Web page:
Thursday, October 9, 2008

The Somnambulists: Photography of Joanna Kane

Everyone who attended Mortuary School will remember making a plaster mask of their face. I still have mine. Years ago, plaster masks were made during life, and after death for memorials and for scientific research. What is left behind in these masks speaks clearly of individuality, personality and humanity.
'The Somnambulists’ is a series of photographic digital prints based on photographs of early nineteenth century phrenological casts. The images are large format monochrome digital photographs with subtle digital adjustments which suggest an illusory sense of the original living subject of the cast. The project is called ‘The Somnambulists’, with refererence to mesmerism, current at the time that many of the casts originate from, as the resulting portraits appear to exist in an ambiguous suspended state between life, death and sleep.The images are created using layered digital techniques which are essentially photographic in nature to produce the illusion of skin, while still retaining the details and marks from the original plaster surface.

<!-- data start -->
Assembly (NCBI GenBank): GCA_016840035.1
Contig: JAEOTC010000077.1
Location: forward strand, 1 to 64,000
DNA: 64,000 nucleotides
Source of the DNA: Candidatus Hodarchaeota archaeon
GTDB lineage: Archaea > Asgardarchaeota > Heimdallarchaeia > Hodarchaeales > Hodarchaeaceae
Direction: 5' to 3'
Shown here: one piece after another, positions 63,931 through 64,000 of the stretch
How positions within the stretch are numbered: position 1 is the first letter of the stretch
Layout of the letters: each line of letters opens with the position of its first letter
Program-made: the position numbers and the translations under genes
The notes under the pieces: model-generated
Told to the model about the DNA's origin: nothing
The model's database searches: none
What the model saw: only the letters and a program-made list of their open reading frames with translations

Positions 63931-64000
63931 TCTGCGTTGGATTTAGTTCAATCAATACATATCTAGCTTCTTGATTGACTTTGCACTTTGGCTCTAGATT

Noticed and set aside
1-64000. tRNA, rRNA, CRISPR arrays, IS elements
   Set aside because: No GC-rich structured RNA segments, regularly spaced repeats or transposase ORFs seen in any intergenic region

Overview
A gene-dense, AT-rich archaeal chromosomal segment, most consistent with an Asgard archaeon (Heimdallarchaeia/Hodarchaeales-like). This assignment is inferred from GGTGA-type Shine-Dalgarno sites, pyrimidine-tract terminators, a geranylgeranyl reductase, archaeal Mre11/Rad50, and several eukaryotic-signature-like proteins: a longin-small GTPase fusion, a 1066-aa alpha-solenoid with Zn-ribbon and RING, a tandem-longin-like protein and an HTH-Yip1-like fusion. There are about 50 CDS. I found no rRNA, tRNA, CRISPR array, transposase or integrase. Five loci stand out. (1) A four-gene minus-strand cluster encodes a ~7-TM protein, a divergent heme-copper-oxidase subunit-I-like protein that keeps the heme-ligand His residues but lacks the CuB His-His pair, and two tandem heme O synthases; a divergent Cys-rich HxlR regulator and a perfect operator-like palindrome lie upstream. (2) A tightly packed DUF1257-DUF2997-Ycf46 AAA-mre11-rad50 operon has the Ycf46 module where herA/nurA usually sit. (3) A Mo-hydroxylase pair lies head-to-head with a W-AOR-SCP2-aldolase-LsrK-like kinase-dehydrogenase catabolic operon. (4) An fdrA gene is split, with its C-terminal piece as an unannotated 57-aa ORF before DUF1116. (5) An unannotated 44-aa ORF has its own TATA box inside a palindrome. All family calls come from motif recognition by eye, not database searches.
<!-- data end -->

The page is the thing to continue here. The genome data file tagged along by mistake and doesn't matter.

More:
From Kane’s introduction to The Somnambulists:
“The life or death mask can be considered the sculptural analogue of the photographic portrait. Both suggest direct traces from life, involve positive and negative, and evoke a mysterious connection between living, breathing subject and captured image…
In creating the portraits, the aim has been to take these subjects out of the categories and hierarchies of the phrenological collection. My interest has been in transforming them from disembodied scientific specimens into photographically embodied images of individual men and women.”

somnambulist mask

'The Somnambulists', Dewi Lewis Publishing, 2008
for more information, visit 'Library' in the column to the right of this blog

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